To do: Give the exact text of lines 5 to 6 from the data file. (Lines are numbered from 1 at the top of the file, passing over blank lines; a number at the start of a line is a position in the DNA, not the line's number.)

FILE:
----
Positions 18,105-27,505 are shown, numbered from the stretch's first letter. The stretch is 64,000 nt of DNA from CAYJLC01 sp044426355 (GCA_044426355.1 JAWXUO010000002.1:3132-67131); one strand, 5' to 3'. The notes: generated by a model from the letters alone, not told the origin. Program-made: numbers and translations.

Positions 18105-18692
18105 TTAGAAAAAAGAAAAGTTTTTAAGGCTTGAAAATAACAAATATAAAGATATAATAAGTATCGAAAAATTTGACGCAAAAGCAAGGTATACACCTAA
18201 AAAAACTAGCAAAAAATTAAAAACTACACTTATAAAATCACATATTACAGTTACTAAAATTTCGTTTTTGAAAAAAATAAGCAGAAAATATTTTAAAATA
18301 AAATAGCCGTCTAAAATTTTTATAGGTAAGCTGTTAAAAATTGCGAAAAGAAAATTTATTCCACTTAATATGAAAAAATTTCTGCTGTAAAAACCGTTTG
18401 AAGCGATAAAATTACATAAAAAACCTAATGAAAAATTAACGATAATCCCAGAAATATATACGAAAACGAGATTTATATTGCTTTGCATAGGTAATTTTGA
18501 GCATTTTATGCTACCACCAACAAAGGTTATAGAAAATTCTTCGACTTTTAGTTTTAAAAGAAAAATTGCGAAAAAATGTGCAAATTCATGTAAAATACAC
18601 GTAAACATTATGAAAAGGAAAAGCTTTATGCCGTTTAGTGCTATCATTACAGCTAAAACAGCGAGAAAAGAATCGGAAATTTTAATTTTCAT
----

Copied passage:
18301 AAATAGCCGTCTAAAATTTTTATAGGTAAGCTGTTAAAAATTGCGAAAAGAAAATTTATTCCACTTAATATGAAAAAATTTCTGCTGTAAAAACCGTTTG
18401 AAGCGATAAAATTACATAAAAAACCTAATGAAAAATTAACGATAATCCCAGAAATATATACGAAAACGAGATTTATATTGCTTTGCATAGGTAATTTTGA